Coalition Urges Congress to Enact Postal Reform Before AdjournmentPostal Reform in the Public Interest, a coalition representing small-volume and First-Class mailers, is urging Congress to pass meaningful reform legislation before it adjourns, saying double-digit postage rate increases may be the cost of inaction.
Congress is scheduled to adjourn Oct. 1.
In a letter sent Friday to the majority and minority leaders of the Senate and House, the coalition stated that last week postmaster general John E. Potter said the U.S. Postal Service would be forced to seek a double-digit rate increase if reform legislation were not passed soon.
The letter was signed by PRPI chairman Robert S. Walker, who was a member of the President's Commission on the U.S. Postal Service and served in the House of Representatives for 20 years.
Walker said the USPS faces more than $90 billion in debt and other unfunded obligations. "This is a matter of major consequences to the U.S. economy," he wrote. "The postal service is a $67 billion organization, the 11th largest U.S. enterprise by revenue, the second biggest employer in the nation and the center of a thriving domestic mailing industry."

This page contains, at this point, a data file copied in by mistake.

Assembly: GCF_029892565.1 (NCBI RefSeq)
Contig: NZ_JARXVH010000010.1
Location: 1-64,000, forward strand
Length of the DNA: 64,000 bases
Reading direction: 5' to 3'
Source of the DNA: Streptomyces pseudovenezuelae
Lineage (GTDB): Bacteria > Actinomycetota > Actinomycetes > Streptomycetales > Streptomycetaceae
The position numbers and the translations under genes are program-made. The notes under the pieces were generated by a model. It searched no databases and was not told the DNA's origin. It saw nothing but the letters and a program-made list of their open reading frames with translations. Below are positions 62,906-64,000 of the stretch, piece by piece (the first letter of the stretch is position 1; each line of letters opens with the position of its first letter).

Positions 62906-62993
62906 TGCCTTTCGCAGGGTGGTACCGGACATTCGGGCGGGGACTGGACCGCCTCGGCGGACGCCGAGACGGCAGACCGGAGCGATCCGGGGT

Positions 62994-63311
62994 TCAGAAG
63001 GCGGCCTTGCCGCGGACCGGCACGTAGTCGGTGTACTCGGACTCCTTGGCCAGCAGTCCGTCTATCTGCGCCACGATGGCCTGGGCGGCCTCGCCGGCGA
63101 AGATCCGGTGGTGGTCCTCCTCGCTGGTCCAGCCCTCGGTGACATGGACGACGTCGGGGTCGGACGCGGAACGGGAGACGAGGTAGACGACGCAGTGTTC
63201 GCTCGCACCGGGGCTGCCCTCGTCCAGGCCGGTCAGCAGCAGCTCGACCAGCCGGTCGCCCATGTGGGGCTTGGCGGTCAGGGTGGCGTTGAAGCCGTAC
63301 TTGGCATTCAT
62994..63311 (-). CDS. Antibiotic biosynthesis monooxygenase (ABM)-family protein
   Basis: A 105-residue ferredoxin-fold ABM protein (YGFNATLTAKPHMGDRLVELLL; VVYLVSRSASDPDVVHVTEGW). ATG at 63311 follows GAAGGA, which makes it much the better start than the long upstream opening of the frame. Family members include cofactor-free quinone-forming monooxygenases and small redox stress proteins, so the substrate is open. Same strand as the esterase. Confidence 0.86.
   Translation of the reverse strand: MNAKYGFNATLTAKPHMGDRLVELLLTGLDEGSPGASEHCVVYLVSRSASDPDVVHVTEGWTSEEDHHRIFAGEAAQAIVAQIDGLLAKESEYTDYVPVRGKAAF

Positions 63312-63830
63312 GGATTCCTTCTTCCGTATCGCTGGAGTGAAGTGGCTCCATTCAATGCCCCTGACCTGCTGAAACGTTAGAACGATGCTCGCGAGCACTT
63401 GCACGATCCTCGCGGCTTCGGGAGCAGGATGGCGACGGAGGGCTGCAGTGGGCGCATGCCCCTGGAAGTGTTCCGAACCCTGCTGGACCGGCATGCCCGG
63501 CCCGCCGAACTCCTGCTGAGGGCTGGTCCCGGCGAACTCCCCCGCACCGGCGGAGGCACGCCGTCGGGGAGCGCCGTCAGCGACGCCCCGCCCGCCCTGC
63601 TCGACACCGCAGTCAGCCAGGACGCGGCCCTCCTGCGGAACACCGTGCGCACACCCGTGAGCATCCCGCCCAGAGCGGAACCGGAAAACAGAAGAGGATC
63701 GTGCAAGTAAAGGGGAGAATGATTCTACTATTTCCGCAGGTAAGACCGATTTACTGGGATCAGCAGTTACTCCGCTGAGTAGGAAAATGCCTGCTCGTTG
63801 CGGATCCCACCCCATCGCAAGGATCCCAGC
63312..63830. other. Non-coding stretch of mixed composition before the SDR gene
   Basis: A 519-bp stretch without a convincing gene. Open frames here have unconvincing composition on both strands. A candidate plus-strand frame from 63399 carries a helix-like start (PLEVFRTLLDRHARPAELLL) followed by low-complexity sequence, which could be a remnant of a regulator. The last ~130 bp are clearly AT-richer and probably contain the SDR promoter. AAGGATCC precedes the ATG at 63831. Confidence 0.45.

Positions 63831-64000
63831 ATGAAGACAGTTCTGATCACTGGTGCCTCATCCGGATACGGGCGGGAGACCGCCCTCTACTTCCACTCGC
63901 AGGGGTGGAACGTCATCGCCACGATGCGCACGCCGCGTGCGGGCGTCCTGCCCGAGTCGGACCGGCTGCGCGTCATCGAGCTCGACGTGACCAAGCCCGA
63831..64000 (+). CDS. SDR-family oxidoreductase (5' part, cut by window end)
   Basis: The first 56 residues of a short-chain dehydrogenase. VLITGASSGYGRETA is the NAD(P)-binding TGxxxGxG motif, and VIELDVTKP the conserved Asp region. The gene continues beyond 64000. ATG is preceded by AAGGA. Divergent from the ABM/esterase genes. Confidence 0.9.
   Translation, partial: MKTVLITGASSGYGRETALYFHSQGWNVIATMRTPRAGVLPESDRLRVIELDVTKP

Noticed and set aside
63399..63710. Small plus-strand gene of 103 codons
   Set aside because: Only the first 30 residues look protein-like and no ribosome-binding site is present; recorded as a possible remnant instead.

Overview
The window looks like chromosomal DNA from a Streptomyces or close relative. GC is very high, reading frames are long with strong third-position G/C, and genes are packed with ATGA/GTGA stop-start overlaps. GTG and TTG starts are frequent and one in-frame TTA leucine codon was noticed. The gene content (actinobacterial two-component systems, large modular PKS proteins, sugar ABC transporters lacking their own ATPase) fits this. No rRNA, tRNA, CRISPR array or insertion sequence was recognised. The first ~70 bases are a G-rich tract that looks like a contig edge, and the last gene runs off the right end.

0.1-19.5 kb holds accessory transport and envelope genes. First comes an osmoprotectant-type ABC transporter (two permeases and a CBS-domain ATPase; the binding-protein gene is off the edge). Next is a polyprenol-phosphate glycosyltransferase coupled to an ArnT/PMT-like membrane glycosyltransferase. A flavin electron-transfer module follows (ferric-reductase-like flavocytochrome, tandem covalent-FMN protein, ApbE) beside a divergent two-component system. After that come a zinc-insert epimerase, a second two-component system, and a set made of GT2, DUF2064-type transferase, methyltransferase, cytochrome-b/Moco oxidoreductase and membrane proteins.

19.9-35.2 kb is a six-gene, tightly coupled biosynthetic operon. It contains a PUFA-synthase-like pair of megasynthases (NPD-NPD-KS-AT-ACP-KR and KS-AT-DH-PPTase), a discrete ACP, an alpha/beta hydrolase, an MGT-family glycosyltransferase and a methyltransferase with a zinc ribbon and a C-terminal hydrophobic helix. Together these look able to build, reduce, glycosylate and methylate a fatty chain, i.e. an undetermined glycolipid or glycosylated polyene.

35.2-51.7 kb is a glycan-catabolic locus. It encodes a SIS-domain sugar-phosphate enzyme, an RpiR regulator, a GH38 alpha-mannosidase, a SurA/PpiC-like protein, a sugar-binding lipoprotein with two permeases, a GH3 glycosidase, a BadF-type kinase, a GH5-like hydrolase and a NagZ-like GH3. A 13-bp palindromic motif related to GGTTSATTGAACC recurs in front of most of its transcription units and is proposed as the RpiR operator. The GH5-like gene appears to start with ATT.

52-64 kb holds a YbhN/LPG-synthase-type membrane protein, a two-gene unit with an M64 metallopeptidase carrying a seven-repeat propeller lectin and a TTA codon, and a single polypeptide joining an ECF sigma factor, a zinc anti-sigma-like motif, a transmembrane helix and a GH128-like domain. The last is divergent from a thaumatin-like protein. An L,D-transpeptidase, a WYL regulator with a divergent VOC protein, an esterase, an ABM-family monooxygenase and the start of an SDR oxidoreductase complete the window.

Versions of reform legislation passed congressional committees during the summer, but no bill has reached the floor of the Senate or House.
"The collective testimony from years of congressional hearings and the work of the President's Commission, on which I served, paint a stark and clear picture of a postal service in financial and systemic distress," Walker wrote.
He told Sens. Bill Frist, R-TN, and Tom Daschle, D-SD, and Reps. Tom DeLay, R-TX, and Nancy Pelosi, D-CA, that by passing reform legislation, "you can help ensure that the U.S. Postal Service remains a vibrant element of our society, serving the varied and vital interests of the public."
PRPI thinks the USPS should have the authority to optimize its facility network and retail operations, including workforce, without interference by Congress. It agrees with the USPS that it should have a streamlined rate-setting process.
The coalition also urges regulatory oversight that includes subpoena power. That would ensure the submission of timely and verifiable cost data by the USPS and protect mailers from what it calls "excessive rates, cross-subsidization and unreasonable discrimination."
Organizing members of Postal Reform in the Public Interest include the Greeting Card Association, the Newspaper Association of America, the McGraw-Hill Companies, American Business Media and Reed Elsevier Inc.